It is of these chance events that history is made. On September 12, Syrian President Bashar Al-Assad, in an unprecedented move and the “first public acknowledgement of the country’s chemical weapons stockpile,” agreed to place Syria’s chemical weapons under international control. How did the entrenched autocrat come around to such a deal? He got by with a little help from his friends. Russia, seizing on the opportunity presented by Kerry’s comments and their relationship with the Syrian government, executed a diplomatic coup by not only crafting a workable proposal to dispose of Syria’s chemical weapons (to which Syria agreed!) but also by reaching out to the American people themselves in a lengthy op-ed from Russian President Putin in the New York Times. In it he addresses the destabilizing effect unilateral military action would have on the region, as well as international cooperation, in addition to playing upon fears of Islamic terrorists seizing power in any post-Assad Syria. The gambit worked, and on September 26, a little over two weeks from Kerry’s remarks, a deal was struck in the often dead-locked UN Security Council to authorize the handover of weapons.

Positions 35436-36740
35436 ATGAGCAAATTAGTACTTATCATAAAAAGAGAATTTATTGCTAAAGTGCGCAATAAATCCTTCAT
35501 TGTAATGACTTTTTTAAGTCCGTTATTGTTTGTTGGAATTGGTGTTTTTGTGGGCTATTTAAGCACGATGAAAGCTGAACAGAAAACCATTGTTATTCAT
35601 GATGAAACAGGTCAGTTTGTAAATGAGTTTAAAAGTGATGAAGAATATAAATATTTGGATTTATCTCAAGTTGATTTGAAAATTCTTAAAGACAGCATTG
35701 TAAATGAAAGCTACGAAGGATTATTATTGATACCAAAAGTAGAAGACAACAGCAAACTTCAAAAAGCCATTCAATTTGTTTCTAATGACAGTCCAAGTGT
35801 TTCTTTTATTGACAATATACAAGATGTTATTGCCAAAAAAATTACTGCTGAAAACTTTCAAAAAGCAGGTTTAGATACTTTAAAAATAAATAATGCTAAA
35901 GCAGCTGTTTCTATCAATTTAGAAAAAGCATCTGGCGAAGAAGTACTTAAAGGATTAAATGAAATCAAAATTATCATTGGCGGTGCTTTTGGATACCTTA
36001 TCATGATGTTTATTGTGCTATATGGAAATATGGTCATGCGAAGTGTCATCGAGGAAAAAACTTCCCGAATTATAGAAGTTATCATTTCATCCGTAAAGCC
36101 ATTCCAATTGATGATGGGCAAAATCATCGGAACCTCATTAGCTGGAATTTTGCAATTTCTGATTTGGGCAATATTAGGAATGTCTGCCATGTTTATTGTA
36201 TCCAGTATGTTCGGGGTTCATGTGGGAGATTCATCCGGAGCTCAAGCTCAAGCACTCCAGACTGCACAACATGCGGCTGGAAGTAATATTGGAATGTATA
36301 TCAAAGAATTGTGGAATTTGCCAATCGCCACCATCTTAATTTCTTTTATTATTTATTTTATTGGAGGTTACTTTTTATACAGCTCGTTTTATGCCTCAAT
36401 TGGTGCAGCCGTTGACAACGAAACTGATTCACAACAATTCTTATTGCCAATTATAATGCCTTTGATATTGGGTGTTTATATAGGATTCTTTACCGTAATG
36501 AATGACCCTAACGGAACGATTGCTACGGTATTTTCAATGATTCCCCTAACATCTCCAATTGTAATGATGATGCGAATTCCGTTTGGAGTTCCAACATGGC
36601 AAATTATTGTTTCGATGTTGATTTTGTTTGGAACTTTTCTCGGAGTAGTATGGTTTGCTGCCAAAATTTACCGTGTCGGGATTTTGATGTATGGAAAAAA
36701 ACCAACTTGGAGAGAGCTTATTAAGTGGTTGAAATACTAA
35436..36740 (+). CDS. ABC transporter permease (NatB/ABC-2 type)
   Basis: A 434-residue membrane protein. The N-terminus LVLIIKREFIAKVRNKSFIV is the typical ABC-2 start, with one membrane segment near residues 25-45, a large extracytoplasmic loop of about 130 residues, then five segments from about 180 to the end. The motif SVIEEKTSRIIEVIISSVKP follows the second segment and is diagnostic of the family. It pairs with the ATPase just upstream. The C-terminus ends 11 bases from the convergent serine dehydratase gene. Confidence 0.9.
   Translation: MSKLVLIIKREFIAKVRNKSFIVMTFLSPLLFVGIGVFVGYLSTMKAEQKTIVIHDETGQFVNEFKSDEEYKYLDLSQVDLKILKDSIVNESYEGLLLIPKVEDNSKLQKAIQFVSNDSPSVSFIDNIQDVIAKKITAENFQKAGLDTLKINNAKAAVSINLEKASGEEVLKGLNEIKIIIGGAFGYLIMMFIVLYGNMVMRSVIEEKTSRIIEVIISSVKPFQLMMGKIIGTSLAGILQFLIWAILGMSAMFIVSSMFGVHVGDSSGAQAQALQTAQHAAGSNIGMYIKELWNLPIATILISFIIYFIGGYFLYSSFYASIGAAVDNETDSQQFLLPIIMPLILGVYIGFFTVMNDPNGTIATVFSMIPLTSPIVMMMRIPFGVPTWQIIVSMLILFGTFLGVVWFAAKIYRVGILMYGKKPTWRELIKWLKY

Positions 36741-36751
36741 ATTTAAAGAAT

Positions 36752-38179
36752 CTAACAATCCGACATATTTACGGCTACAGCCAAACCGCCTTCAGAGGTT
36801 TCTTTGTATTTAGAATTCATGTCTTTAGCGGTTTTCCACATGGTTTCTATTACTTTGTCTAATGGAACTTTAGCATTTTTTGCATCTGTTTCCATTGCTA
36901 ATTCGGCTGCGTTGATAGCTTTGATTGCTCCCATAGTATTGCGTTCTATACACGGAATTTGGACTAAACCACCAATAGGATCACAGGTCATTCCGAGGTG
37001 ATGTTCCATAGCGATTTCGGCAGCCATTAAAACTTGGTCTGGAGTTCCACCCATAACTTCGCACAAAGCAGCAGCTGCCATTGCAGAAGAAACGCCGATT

Much happened in the month of September, as the world stepped back from greater military involvement in Syria and a multilateral deal was struck. Recent reports state that the chemical weapon dismantling project is proceeding on schedule to “dismantle all chemical weapons production equipment” by November, while the destruction of the weapons already produced is still in its early stages. The process may yet fail, but reports are optimistic.
What does all this mean for international peace and security? The American reversal from unilateral military action, to a more watered-down multilateral approach has limited the possibility of an escalation of the Syrian conflict, and a feather in the cap of the United Nations, an organization desperately in need of a victory for international cooperation, no matter how small. It also represents a triumph of international law given the decision by U.S., France, and UK to abide by the decisions of the international community, and their own citizenry rather than acting with impunity. Russia’s stance as a global power-broker is affirmed, despite the cynical appraisal of Putin’s opportunistic actions as merely an effort to humiliate or out-manoeuvre the United States. Regardless of his motivations, Putin’s actions have achieved something of substance on the international stage, and his statements ring true regardless of their sincerity. In a particularly poignant passage from the NYTimes piece in reference to international law, Putin states: